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Parties & Interest Groups

The course investigates the nature and importance of political parties and elections for American politics. Topics include party development, interest group mobilization, and party organization. In election years, students enrolled in the course are encouraged to participate in the political campaign of the party or candidate of their choice.

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Freedom, Justice & Political Authority

This course provides an introduction to the history of political thought. By examining such concepts as freedom, authority, and justice, as they are understood by representative modern and pre-modern political thinkers, the course attempts to uncover the major strands of historical development in Western political thinking.

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Foundations of Political Sci Research

This course examines the philosophical assumptions, theoretical issues, methodological approaches, and analytical tools used in analyzing American, comparative, and international politics. Not recommended for first-year students. As a supplement to this course, Mathematics 143 is strongly encouraged.

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Latin American Politics

The course provides an analysis of modern Latin American politics with special emphasis on historical patterns, democratic transitions, economic development, and human rights.

  • Course code: POLS-276
  • Credits: 3
  • Semester: Fall, Spring
  • Department: Political Science
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Asian Politics

The course examines the governments and politics of China, Japan, and select Asian states such as the Philippines and South Korea.

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African Politics

This course is a study of the politics and governments of African states. It questions why some states make better progress towards the goals of stability, democratization and socioeconomic development than others. Specific issues examined are military rule, corruption, ethnic and religious strife, poverty, human rights, and health. Not offered 2012-2013.

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Special Topics in Pol. Science

Content for this course varies.

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Institutions, Civil Society & Revolution

(3) S. This course introduces students to the political institutions of different types of states and focuses on how these institutions impact the citizens of those states. Students are trained to analyze how political institutions shape legal protection, conflict, political and economic development, and states' ability to interact regionally and internationally. The course has a special emphasis on contestation within political systems and how this contestation can induce peaceful change or foster conflict. Recommended: Political Science 214.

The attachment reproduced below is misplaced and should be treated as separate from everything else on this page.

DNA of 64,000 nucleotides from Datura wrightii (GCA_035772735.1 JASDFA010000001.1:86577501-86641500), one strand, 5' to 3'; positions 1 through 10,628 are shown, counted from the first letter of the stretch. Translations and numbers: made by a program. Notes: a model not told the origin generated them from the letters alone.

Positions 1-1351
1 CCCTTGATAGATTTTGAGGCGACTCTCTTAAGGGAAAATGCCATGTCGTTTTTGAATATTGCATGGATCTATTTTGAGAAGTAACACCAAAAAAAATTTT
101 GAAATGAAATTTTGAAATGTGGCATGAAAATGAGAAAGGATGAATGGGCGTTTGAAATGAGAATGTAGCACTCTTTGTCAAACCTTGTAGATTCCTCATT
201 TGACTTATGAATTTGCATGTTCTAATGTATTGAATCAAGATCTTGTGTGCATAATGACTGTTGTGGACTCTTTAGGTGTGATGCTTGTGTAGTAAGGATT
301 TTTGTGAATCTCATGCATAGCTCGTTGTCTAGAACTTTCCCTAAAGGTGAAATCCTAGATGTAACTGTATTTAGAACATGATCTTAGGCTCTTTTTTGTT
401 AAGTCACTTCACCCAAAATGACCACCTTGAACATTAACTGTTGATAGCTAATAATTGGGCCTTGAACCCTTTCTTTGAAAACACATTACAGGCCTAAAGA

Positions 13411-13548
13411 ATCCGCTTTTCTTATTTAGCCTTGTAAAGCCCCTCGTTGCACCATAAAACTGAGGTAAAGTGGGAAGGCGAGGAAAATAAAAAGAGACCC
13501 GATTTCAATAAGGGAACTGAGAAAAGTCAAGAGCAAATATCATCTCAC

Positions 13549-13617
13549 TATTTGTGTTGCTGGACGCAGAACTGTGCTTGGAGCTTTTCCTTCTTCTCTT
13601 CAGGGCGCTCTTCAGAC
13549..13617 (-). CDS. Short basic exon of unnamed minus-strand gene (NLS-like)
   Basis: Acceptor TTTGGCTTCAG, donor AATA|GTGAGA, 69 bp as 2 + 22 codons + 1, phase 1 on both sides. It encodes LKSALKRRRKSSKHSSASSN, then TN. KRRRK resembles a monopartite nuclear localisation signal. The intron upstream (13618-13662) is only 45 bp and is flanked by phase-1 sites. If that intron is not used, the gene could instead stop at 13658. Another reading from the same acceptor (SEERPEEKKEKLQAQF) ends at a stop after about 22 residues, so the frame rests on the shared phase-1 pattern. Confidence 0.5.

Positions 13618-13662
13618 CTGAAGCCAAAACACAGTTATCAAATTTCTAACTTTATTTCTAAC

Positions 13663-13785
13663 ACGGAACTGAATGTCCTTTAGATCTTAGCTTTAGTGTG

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International Peace & Security

The course examines the theory and practice of international peace and security since the end of the Cold War, causes of war and war termination, military strategy, proliferation, nonproliferation and counterproliferation, civil wars and ethnic conflict, peacekeeping and peace enforcement, human security, and international order.

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Political Liberalism and Its Critics

The course focuses on representative political theorists from the sixteenth through the nineteenth century. Not offered 2012-2013.

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Civil War, Ethnic Conflict & Terrorism

This course explores the origins, motivations, and methods of political terrorism as well as possible responses to it. The course questions definitions of terrorism, the factors that feed terrorism, terrorists' changing tactics, and possible responses to terrorism, particularly by the United States. Not offered 2012-2013.

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Internationl Organizatns & Law

The course examines international organizations and international law, including their function and processes, their limits and possibilities, and their relationship to the international system.

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American Constitutional Foundations

The course is a comprehensive study of the role of the courts in the American political system, focusing on the Supreme Court's role in constitutional interpretation.

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American Elections & Mass Media

The course provides a survey of the relationship between American politics and the mass communications media. The course covers the way the federal government, through its regulations and its dissemination of information, affects the operations of the media, and how the media influence the social and political values of Americans and the functioning of the political system. Not offered 2012-2013.

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Intern'l Political Economy